Through the past few busy weeks of mediations, I've accumulated an amalgam of observations, in no particular order:
Parties need to be heard, not just their lawyers;
I know lawyers are very busy (I was one not too long ago & remember!) but it helps to apply similar attention & prep to mediation as you would to trial, meaning, think through what elements you need to win your case, & do you have the evidence? Think through your opponent's case and what do you have to defeat it or respond to their allegations?
Don't automatically dismiss your opponent's claims-they just may have merit. I have seen on both sides the utter deflation upon realizing defeat of your client's contention, e.g. of having no contact with the other, refuted through phone records; or of working (not working) overtime, refuted by time records, computer or electronic log-ins, etc.; or day-in-life videos (ouch!)
Plaintiff lawyers: Get your client's med/psych records & wage loss or other damages records even if it is pre-lit; don't wait for them to be subpoenaed. You are trying to convince about your client's damages;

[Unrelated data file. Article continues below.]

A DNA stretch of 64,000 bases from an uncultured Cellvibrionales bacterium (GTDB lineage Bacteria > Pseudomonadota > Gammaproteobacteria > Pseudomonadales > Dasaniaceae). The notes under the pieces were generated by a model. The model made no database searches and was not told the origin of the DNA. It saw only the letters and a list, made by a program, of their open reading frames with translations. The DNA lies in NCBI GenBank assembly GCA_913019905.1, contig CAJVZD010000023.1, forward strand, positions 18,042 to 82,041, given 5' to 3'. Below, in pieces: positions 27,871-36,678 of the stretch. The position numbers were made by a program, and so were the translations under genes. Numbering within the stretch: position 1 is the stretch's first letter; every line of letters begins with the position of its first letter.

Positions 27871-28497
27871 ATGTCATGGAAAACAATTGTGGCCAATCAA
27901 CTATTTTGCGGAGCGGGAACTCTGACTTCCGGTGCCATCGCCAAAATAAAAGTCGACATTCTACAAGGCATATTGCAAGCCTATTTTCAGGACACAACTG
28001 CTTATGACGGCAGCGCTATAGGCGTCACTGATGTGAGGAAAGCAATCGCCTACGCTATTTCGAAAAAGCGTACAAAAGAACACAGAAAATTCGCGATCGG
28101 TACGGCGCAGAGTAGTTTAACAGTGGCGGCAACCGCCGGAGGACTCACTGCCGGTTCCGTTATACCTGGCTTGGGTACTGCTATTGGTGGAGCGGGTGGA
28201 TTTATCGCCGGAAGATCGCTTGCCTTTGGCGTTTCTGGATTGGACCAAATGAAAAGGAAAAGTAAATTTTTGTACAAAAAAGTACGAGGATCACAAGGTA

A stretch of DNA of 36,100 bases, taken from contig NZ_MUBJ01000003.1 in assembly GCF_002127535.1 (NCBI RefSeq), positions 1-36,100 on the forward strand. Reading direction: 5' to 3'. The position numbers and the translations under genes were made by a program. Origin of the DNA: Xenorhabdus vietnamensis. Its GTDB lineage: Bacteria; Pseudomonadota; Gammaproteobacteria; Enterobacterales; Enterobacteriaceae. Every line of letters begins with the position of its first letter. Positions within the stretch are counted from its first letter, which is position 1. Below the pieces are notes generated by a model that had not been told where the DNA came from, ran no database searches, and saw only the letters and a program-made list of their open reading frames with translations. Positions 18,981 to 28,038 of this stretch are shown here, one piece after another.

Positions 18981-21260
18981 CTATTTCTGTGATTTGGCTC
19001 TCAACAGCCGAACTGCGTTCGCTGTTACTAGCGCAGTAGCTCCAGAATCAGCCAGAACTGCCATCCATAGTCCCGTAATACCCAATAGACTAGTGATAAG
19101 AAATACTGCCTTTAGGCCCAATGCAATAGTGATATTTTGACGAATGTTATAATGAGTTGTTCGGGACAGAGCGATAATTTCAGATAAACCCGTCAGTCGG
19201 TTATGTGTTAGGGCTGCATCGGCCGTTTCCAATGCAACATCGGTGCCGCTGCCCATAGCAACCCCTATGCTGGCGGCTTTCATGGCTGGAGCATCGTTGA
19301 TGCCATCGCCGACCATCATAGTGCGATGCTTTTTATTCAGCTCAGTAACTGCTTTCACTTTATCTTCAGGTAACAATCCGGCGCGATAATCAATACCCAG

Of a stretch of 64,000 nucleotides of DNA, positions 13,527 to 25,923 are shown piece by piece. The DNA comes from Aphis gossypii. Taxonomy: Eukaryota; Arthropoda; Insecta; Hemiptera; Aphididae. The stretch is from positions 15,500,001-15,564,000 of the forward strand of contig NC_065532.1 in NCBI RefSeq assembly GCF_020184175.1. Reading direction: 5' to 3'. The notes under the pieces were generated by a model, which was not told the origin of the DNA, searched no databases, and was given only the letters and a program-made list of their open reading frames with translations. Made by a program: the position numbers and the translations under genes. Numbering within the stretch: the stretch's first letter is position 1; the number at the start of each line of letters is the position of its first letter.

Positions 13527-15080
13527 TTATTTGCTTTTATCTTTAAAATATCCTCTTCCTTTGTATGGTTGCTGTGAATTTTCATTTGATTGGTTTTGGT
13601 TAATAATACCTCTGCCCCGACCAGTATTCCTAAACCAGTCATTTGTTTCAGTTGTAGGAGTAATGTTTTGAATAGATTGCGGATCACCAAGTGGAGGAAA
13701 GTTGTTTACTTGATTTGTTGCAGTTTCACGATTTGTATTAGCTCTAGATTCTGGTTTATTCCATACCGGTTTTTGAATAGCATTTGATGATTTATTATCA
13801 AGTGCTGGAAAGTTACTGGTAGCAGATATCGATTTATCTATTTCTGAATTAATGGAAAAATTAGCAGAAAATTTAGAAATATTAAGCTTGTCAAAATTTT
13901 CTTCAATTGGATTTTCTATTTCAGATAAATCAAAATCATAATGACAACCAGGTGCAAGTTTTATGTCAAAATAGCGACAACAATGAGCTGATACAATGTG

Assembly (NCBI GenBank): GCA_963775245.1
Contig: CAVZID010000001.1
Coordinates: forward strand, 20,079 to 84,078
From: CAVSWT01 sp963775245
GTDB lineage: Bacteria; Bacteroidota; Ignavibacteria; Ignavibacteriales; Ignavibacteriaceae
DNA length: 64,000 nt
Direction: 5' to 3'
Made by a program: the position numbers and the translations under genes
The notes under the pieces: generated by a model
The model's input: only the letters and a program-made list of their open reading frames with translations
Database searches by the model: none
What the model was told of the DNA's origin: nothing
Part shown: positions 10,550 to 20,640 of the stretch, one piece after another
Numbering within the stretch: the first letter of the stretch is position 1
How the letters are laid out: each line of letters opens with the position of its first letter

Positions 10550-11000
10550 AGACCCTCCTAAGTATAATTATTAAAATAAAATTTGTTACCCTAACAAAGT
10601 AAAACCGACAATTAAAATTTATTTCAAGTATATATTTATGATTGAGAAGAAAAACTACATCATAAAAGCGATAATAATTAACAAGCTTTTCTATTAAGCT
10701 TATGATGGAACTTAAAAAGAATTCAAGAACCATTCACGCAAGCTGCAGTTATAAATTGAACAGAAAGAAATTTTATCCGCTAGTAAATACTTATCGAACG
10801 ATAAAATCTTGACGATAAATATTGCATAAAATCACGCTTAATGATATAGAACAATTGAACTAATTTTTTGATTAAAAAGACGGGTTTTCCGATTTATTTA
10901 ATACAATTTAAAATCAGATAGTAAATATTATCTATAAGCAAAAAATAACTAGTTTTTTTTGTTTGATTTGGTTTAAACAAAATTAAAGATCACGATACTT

Defense lawyers: Get your client's personnel file, or other records to support defenses. "I think" bandied back & forth may not get too far;
If possible, talk to witnesses, get statements, or at least have phone access during mediation if the witness is critical to your position.
Don't shoot the messenger -yes, mediators are trained and used to being the recipient of people's anger & emotions, and in fact that is a normal part of the process; but it DOES help for everyone to hear & understand the others' side, and I/we know you don't like hearing it, neither does your opponent.
Have proper authority- not just how you value the case; Mediations have a way of showing people a different valuation of their case; we need all the right people there or accessible (being present is generally best);
Don't try to rush the process faster than it needs. Some people set a half day for a case filled with emotions on both sides & parties far apart. It CAN settle, but may need time to get everyone "there". Also, it's ok to complain to the mediator if you feel it's bogging down; but also be prepared that even if you/your client are ready, the other side may not yet be.
If possible, keep "briefs" "brief"..but pointed to important issues, drop the rhetoric -I encourage sharing whenever possible, & if necessary, send a separate "confidential" addendum to the mediator, or redact from your brief in order to send to opposing counsel. It DOES help! Just some thoughts that may help you in preparing for your next mediation to be successful!